With data breaches of all varieties constantly in the news these days, it’s hard to miss the fact that the threat of a network security breach has never been more immediate, and the consequences have never been more serious. The sheer amount of personal data stored on networks—from financial records to healthcare information to personal emails—means that, more than ever, networks are targets for those with nefarious intentions.
Hackers are always working on new ways to subvert technological solutions and outsmart trained employees, taking advantage of end-user error and lack of awareness in order to gain access to and exploit private information. But the security industry works to stay one step ahead. In keeping with that, the time is now to make yourself aware of the following potential network vulnerabilities. Data breaches are too costly for customers, both in financial terms and in terms of reputation, for you to wait.
USB Drives Carrying Malicious Software
Once upon a time, back when floppy disks were the main method by which data were shared, inserting a disk into a drive would automatically trigger a scan for a virus on a PC or Mac—this was standard operating procedure. As we have moved toward shared data, cloud-based tools, and other methods that depend on networked communications, one could argue that we’ve lost sight of how easy it is to introduce malware to a system through an external physical source.
Introducing an external repository of stored data to a machine is an easy way to subvert security protocols geared toward networks rather than individual machines. Last year’s announcement of BadUSB—a theoretical USB exploit that could lead to the automatic infection of computers—and the proliferation of worms capable of exploiting a computer’s AutoRun feature have shown that USBs can unfortunately carry the same risk as virus-infected disks of the past.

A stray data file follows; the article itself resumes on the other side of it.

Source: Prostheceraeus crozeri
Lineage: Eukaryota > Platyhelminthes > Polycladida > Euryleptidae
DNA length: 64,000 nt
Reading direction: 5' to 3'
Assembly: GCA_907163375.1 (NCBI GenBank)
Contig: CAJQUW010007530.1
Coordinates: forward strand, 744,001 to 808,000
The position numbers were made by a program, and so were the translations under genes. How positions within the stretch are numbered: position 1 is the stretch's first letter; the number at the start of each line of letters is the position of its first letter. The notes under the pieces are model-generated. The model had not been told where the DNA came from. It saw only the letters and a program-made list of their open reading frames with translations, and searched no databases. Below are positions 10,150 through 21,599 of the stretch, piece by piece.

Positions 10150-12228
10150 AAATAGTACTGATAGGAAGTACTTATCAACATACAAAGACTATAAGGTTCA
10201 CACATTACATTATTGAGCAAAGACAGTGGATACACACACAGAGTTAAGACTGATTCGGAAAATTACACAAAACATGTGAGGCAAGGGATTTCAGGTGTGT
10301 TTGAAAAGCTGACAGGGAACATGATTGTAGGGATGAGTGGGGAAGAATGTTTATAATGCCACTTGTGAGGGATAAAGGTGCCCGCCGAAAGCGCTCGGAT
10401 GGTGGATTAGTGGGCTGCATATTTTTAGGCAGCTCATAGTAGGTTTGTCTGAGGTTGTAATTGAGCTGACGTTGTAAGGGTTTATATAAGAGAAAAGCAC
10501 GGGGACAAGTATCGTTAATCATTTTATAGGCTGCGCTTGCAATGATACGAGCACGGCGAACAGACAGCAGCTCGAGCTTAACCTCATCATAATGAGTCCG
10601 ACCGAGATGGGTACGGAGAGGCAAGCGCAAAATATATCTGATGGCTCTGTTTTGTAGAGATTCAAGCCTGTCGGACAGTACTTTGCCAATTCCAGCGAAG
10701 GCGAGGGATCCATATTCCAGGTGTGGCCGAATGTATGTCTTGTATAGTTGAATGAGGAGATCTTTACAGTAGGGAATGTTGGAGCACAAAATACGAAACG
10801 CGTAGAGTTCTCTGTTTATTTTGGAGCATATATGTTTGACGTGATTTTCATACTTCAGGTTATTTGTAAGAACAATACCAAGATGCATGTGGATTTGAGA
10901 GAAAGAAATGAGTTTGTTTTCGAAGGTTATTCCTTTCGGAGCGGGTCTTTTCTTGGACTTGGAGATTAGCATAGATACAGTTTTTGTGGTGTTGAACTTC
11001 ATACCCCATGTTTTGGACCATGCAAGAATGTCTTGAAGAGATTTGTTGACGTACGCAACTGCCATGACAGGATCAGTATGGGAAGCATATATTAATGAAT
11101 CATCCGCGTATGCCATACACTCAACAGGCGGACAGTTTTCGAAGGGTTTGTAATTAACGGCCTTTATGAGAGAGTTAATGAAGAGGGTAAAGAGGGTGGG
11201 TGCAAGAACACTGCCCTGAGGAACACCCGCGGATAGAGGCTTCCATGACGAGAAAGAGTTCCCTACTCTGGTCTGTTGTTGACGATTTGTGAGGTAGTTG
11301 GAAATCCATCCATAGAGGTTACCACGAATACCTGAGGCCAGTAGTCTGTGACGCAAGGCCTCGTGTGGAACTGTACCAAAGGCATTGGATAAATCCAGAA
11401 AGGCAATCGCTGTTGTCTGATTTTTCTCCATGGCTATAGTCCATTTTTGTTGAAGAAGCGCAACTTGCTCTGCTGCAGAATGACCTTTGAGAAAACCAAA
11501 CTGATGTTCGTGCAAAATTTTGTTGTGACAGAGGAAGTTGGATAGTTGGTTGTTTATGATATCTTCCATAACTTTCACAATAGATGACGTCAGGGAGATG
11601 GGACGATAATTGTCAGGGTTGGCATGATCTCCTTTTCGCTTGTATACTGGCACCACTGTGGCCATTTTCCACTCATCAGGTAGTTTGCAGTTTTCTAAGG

Smartphones and Other Less Obvious Storage Devices
In today’s workplace, almost every person walking in and out of an office is carrying a data storage device, and few of them are completely aware of it. People bring their smartphones to work and plug them directly into their work computer’s USB port in order to charge them, never thinking that a smartphone has a hard drive—one that is as prone to being infected with malware as any other. The most innocent mobile device from the most unsuspecting user can be ground zero for an infection that proliferates across an entire network.
Weak Internal Security That is Prone to Exploits
While hardware coming in and out of a business poses certain big risks, there are other scenarios that require no such direct physical access to internal systems. These are the cases in which a network features some weakness that makes it easy for a hacker to gain access to the system.
There are different types of weaknesses that an enterprise’s internal network can suffer from, such as:
- Easily guessed or cracked passwords on critical systems
- Security patches, OS updates, and software updates and upgrades that go uninstalled, leaving systems open to known vulnerabilities
- Phishing schemes that convince users to give up passwords, click on malicious links that infect systems, or otherwise unknowingly compromise networks
What Can a Business Do?
The way to close off these network vulnerabilities is with a combination of good technology and good policies. Having good anti-malware tools installed on each system and having sensible, strongly enforced policies governing how external devices are used within the office environment can limit the chances of malware jumping from a USB or a smartphone onto a computer and running rampant on a network. Having a knowledgeable IT staff that carries out server maintenance can prevent patches from going uninstalled and leaving networks vulnerable. Having high-quality email server management and usage policies can prevent an office from falling victim to phishing attacks.
For value-added resellers, providing the best security software available is a must, and providing the necessary education and support to go with it is an incredibly valuable add-on to provide to an enterprise of any size.
What have you done to prepare clients for network vulnerabilities?